And the little girl, she was from South Carolina, I believe, and when we were auditioning the little girls, we had about five of them, and when it got to be her turn, she didn’t want to do it. She got real scared of it, and she started to cry. And Jim said, “You’ve got to go talk to her!” [Laughs.] So I went over there with her, and I said, “Look, it’s no big deal. You’ve got nothing to be scared about. We’re simply playing. And I’m playing like I’m your father and you’re my daughter. But there’s nothing to be scared about, and the only thing that’s important is to have fun.” So she kind of bought into that, and she went back, and she got the role. She was just a great little personality with a Southern drawl.

Well, toward about a fourth of the way into the film, Jim was working on me about getting this delivery on a line, and I struggled with it, and she said, “Jim, I can do it. Nick can’t do it, but I can do it.” [Laughs.] She was great. She was a great little girl to work with.

So, yeah, that’s kind of the history of it. And I know there are copies of it with the music, but I don’t really have a desire to see it if it doesn’t work. Jim would’ve brought it out if it worked. But working with Twyla [Tharp] for two months was really super. What she would do was that she would have us put our hands on her hips, and then she would move, and we had to move with her. And then after she got us to move for a couple of weeks, she’d reverse it. She’d put her hands on us, and we would move. And then she’d videotape all this and find natural dance moves that we automatically made with our bodies, and that’s what she incorporated into the choreography, and that worked quite well, because you weren’t pushing for a full dance-career training of the person, you were just asking them to learn certain things. I don’t know if that worked for everybody, but it sure worked for me. And I’m not much of a song-and-dance man. [Laughs.] Even though I play guitar, I don’t do it publicly. But we found a way to deliver!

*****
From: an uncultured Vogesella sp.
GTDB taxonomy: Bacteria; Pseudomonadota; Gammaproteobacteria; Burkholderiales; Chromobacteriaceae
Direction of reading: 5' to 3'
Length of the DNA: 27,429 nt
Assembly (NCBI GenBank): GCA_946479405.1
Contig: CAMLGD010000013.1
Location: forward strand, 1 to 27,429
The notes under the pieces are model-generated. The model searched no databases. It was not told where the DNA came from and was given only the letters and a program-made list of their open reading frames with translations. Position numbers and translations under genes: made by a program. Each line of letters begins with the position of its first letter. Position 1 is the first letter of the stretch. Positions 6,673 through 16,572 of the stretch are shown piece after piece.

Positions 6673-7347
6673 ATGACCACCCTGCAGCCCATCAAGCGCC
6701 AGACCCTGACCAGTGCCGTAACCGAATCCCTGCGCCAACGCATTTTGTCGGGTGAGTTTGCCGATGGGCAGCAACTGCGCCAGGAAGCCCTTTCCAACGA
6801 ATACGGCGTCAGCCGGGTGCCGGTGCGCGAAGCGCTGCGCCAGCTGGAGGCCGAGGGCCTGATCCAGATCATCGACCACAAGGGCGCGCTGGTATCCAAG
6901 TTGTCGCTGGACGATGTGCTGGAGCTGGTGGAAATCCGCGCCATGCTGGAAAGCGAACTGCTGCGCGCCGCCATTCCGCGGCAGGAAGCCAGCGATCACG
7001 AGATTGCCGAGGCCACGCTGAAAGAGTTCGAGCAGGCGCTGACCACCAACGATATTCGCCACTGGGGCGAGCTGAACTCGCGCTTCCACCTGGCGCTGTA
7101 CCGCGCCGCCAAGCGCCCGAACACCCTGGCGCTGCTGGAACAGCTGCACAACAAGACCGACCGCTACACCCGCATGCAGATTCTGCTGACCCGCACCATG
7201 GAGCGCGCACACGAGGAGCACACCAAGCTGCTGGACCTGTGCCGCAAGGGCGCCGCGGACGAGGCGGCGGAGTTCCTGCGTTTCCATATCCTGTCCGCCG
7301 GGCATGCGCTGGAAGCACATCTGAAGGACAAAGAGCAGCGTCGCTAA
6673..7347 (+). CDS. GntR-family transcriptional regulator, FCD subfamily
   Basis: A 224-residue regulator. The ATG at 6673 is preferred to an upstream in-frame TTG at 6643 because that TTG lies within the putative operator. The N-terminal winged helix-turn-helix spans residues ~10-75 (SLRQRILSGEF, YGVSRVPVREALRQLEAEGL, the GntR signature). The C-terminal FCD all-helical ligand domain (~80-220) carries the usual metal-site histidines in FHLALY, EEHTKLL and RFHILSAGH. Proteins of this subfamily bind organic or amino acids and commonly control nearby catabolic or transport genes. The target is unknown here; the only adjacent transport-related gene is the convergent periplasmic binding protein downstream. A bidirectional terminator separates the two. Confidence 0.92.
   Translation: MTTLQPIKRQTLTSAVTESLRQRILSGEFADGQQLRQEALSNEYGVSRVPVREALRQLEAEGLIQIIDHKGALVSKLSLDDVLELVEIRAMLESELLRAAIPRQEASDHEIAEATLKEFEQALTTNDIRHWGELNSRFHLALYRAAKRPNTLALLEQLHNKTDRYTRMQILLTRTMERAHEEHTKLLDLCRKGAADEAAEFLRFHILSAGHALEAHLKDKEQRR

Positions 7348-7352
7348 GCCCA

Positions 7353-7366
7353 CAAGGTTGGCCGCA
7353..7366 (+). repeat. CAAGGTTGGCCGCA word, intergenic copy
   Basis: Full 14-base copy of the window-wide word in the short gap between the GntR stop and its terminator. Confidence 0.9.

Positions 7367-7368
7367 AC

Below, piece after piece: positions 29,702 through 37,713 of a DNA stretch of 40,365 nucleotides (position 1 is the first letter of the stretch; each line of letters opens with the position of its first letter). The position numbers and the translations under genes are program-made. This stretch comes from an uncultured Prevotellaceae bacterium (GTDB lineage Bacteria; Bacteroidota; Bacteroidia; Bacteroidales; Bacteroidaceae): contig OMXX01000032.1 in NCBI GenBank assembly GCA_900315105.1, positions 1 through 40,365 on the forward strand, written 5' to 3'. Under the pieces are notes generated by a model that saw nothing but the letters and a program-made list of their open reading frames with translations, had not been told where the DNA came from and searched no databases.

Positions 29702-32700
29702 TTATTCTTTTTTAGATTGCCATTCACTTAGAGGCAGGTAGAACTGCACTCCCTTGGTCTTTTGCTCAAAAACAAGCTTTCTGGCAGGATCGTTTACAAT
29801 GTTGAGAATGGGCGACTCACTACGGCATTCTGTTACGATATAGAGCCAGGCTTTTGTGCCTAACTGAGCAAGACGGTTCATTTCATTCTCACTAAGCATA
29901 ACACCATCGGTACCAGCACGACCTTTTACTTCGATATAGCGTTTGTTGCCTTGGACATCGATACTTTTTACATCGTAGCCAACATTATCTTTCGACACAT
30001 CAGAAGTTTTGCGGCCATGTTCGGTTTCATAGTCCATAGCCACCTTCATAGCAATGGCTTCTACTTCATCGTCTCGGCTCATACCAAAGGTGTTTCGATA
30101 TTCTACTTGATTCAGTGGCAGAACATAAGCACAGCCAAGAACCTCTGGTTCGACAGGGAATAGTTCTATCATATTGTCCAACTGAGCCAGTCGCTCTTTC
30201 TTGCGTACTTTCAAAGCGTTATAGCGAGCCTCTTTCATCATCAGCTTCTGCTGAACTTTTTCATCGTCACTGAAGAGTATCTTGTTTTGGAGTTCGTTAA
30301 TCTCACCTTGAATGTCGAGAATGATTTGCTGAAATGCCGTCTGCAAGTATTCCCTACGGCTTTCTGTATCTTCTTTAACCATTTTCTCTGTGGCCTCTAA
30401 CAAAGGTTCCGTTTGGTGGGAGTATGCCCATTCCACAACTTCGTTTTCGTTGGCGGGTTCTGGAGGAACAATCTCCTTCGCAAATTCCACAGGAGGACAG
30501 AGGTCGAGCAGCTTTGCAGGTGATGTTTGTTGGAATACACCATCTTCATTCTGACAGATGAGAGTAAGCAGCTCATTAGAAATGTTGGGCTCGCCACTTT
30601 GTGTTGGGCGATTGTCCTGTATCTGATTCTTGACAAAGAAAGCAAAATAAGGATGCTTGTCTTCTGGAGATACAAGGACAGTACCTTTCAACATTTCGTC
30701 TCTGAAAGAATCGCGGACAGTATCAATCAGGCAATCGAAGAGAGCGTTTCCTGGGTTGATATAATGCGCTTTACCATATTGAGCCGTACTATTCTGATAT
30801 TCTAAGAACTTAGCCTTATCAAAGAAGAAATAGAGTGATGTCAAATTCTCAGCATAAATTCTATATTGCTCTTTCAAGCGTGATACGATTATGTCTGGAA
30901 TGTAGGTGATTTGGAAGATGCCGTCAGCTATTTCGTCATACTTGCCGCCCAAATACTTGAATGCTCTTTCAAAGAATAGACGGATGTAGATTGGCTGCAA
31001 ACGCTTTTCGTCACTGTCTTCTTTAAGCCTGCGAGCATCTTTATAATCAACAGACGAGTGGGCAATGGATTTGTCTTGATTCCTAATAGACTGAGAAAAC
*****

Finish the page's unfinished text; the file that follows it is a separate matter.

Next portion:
Affliction (1997)—“Wade Whitehouse,” executive producer

AVC: In addition to acting in Affliction, you were also an executive producer on the film. It probably has additional personal meaning for you, then.

NN: Oh, yeah, absolutely. Well, you know, Paul Schrader had approached me with it first. I read the script, not having read Russell Banks’ book, and I called Paul right after I read it and said, “We’ve got to do this!” And he said, “Yeah, okay, I’ll start looking for the money!” It took Paul probably about a year to raise the $6 million he needed to make it, and at that time I was involved in some other project, but I had just finished Russell’s book of Affliction, and there was something in the preface that really bothered me.

I said, “Paul, I’m not ready to do Affliction right now. I need a little time. Not much, but about six months.” And Paul said, “Well, this money’s not gonna wait, you know?” He got very upset with me. And I said, “There’s just something I don’t quite get.” And what I didn’t get was this little segment where Russell talks about fathers and sons sitting together, and the fathers are passing down their afflictions to their sons. I just didn’t understand that tradition. But the main thrust is that if fathers don’t say, “I love you, son,” because it’s not manly or something, it’s an affliction in a way, and it’s passed down. Francis [Ford Coppola] was trying to get me to do the lawyer film [The Rainmaker], and I said, “I can’t! Paul will shoot me. He will hunt me down and shoot me.” And he said, “Oh, I’ll call Paul, and I’ll tell him I won’t take you past the shooting date.” And you know Paul’s going to say to Francis, “Yeah, it’s going to take him two years!” [Laughs.]